What about plant milk?

Plant-based milk like soy milk or almond milk can be a great alternative for your pet rats. Not only are they healthier compared to animal milk, but your rats will also enjoy them a lot. The nuts and seeds that go into producing plant-milk are part of a rat’s natural and preferred diet.

There’s still one concern here. While plant milk lacks the lactose that causes problems like stomach upsets, they are a lot higher in calories compared with animal milk. So, if you’re frequently treating your pet rat to plant milk, it can lead to problems of obesity.

There is one thing you should take away from this discussion. If you want to treat your rats to some milk, give them plant milk. But regardless of what milk you give them, curb the amount. Your rats do not, I repeat, DO NOT need milk in their diet. It is okay sometimes as a treat. But for the most part, it is wiser to stick to solid food.

What about calcium?

But all this still leaves us with an important question. What about the calcium needs of your pet rat? If milk isn’t necessarily safe for a rat, what can you feed it to make sure it gets all the calcium it needs.

There are a few great choices you should consider. Broccoli can be a great source of calcium. You can feed them to your rats, either boiled or raw. They will absolutely love it. Another great option is chicken bones. Rats are biological omnivores, so they will love chewing on some bones every now and then. You can also add finely crushed eggshells to your rat’s meal every now and then. Just make sure the crushed shells aren’t too large so that your rat chokes on them.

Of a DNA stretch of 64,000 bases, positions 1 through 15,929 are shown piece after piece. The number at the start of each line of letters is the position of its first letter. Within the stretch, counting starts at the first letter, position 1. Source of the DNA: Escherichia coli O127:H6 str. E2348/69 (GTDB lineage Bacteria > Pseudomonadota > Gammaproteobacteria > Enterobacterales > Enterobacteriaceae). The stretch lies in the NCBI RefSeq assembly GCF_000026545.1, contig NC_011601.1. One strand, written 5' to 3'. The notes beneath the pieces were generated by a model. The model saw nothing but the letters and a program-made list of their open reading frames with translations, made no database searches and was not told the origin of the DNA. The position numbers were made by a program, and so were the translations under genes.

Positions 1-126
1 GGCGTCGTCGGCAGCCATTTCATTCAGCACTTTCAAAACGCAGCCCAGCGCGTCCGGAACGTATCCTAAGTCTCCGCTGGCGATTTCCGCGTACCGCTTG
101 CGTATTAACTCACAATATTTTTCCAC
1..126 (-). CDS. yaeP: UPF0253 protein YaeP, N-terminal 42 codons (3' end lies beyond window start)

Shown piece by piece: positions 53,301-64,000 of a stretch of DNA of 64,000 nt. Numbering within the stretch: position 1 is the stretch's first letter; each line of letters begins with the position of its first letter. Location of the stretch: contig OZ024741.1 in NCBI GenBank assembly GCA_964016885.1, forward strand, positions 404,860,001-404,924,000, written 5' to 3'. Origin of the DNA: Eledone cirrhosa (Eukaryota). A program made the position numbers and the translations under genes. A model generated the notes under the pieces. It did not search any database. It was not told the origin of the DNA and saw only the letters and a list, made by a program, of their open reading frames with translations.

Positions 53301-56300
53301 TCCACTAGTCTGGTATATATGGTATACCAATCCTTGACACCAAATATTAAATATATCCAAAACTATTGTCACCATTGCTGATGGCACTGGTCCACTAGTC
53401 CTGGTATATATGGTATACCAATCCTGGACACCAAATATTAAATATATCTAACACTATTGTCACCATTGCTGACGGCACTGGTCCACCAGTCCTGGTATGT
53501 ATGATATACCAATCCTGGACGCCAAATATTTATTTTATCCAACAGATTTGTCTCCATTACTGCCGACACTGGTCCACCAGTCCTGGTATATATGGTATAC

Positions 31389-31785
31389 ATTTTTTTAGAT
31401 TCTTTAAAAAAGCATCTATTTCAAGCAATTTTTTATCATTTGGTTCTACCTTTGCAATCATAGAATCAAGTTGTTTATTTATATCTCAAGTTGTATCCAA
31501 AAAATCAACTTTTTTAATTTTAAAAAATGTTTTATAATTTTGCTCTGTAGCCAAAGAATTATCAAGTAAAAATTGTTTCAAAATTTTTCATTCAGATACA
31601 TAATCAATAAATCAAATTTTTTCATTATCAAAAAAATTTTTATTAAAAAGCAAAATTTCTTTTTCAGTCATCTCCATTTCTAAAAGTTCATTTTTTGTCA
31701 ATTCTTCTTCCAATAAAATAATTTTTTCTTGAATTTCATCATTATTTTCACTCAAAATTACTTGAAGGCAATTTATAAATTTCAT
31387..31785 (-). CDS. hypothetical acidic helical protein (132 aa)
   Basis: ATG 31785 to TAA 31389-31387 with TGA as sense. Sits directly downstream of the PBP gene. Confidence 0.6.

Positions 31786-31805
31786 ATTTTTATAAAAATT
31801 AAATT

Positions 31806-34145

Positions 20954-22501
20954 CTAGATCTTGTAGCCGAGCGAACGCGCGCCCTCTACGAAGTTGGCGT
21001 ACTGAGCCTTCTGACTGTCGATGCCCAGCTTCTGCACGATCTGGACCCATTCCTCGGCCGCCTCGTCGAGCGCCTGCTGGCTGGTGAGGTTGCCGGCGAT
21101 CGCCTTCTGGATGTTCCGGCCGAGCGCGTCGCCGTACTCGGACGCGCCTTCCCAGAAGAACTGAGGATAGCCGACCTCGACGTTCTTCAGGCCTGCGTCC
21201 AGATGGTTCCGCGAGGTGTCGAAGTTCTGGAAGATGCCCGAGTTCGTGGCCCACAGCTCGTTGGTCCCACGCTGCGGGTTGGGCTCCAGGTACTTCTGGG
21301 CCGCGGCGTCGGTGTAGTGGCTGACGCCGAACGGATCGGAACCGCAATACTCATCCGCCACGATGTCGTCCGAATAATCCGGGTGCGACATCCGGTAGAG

What does an ideal pet rat diet consist of?

So far, we have looked into whether or not rats drink milk and if it is okay for them. As we near the end of the article, it makes sense to consider what an ideal pet rat diet consists of.

Pet rats were domesticated from brown rats around 200 years ago. Brown rats are biologically omnivores, so their diet consists of a mix of vegetarian and non-vegetarian food.

While it isn’t necessary to feed non-vegetarian food to your rats (remember, they’re omnivores, not carnivores), they do need to get all the essential nutrients. Ideally, a pet rat’s diet will consist of plenty of grains and seeds. This also emulates a huge chunk of the brown rat’s natural diet.  

Fast-growing pups can be fed puppy milk. This will actually be beneficial to them. But after they’ve matured (at around 6 months), it is no longer a good food source.  


Pets rats do drink milk. In fact, they love it. But this does not necessarily mean that you should give it to them regularly. Rats, like most mammals, become lactose intolerant when they become adults. So, it is incredibly difficult for rats to digest milk.

Plant-based milk, such as soy milk or almond milk, could be a better alternative. But they are still way too high in calories, and while your pet rat might enjoy them, you should curb the amount.

Rats don’t need milk in their diet. A lot of people assume that the calcium in the milk will be beneficial for their rats. But that’s not true. Instead, you should consider other sources of calcium like chicken bones, eggshells & broccoli.